On Thursday, Florida Panthers head coach Joel Quenneville announced his resignation as head coach as a result of an ongoing investigation of a sexual assault case that stems from his time as the coach of the Chicago Blackhawks.
On Wednesday, a former prospect for the Blackhawks, Kyle Beach, released a video recounting an incident that happened during Quenneville’s coaching tenure.
Beach claims he was sexually assaulted by Blackhawks video coach Brad Aldrich in 2010. Reports suggest that the Blackhawks knew of the incident but remained silent on the issue so as not to derail the team from their postseason run. The Blackhawks went on to win the Stanley Cup that season.
The allegations were first filed in anonymity on Tuesday, but then Beach released his confessional on Wednesday and identified himself as the John Doe behind the accusations.
Quenneville scheduled to meet with NHL commissioner Gary Bettman to discuss his future as Panthers coach. Hours after the conversation, Quenneville released a statement, declaring his three-season run with the Florida Panthers officially over.
Joel Quenneville’s resignation reads:
“With deep regret and contrition, I announce my resignation as head coach of the Florida Panthers. I want to express my sorrow for the pain this young man, Kyle Beach, has suffered. My former team, the Blackhawks, failed Kyle and I own my share of that. I want to reflect on how all of this happened and take the time to educate myself on ensuring hockey spaces are safe for everyone.”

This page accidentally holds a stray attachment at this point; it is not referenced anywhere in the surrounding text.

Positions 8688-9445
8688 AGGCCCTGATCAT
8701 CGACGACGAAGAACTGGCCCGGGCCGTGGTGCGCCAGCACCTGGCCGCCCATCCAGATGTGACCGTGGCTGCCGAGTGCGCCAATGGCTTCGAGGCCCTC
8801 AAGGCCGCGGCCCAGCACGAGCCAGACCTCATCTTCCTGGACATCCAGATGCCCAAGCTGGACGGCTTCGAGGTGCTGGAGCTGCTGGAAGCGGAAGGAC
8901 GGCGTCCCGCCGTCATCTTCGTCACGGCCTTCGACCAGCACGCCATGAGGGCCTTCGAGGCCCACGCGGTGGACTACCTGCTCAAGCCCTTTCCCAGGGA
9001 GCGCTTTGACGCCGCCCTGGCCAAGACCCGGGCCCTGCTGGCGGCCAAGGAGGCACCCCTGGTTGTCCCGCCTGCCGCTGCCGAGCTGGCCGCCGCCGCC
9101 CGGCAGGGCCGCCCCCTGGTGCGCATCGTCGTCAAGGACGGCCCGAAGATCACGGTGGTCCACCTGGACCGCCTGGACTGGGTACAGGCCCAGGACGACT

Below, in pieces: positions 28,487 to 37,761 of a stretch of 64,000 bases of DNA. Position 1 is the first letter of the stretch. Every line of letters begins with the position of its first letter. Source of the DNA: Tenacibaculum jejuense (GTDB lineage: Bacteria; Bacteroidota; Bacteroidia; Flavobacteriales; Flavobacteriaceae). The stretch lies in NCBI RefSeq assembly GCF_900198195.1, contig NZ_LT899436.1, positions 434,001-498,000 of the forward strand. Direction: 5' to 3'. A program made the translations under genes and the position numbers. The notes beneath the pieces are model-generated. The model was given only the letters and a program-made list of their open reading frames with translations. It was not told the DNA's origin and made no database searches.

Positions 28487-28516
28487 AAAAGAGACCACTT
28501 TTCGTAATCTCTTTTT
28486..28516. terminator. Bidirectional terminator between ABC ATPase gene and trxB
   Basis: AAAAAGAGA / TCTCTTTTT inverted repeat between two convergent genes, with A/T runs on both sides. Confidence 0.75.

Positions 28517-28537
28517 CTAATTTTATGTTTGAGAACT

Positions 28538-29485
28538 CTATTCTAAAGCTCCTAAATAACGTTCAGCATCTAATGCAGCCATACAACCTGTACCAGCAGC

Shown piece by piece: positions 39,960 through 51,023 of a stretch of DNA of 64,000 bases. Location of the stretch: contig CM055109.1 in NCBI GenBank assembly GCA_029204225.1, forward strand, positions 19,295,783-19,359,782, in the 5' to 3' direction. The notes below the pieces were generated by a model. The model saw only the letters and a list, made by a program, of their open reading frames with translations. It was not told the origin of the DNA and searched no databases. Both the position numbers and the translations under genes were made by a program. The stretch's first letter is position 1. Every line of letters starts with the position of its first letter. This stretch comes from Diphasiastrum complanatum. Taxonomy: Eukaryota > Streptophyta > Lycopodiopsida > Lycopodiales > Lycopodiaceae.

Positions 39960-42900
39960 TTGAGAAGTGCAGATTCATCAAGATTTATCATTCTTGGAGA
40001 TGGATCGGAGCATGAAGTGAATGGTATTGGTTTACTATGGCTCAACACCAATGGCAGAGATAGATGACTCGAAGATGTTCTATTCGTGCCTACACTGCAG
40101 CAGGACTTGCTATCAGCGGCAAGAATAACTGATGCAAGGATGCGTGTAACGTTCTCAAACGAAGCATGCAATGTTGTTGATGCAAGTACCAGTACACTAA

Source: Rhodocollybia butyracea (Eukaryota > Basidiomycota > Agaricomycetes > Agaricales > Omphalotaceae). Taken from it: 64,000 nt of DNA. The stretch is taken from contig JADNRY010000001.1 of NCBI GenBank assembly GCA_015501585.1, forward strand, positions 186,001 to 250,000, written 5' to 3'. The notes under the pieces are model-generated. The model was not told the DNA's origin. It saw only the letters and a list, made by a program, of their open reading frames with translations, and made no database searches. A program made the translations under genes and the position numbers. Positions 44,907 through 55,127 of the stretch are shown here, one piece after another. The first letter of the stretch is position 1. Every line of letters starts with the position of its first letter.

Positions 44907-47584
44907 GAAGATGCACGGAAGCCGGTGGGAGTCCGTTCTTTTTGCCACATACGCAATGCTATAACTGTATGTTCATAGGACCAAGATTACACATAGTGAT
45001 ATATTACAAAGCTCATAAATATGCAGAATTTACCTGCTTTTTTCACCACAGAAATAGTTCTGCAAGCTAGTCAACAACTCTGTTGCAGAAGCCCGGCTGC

“Following a meeting with Mr. Quenneville that took place this afternoon in my office, all parties agreed that it was no longer appropriate that he continue to serve as Florida’s head coach,” said commissioner Bettman on Thursday. “We thank the Panthers’ organization for working with us to ensure that a thorough process was followed.”
The coach claims that the incident reached the attention of executives in Chicago but denies that he was ever made aware of the situation. Beach alleges that Quenneville knew but did nothing.
Per the Chicago Tribune, players in Florida are now looking beyond Quenneville when asked about his departure and role in the incident.
Quenneville spent 11 years with Chicago (2008-2019) and has the second most wins of any coach in NHL history. He led the Panthers to an undefeated record (7-0-0) to start the 2021-22 season. His remaining deal with Florida leaves three years and $15 million in salary hanging in the balance.
Former player, assistant coach and executive Andrew Brunette will be the Panthers’ interim coach and is set to coach his first game Friday against the Detroit Red Wings.
Follow along on Twitter: @AlejandroAveela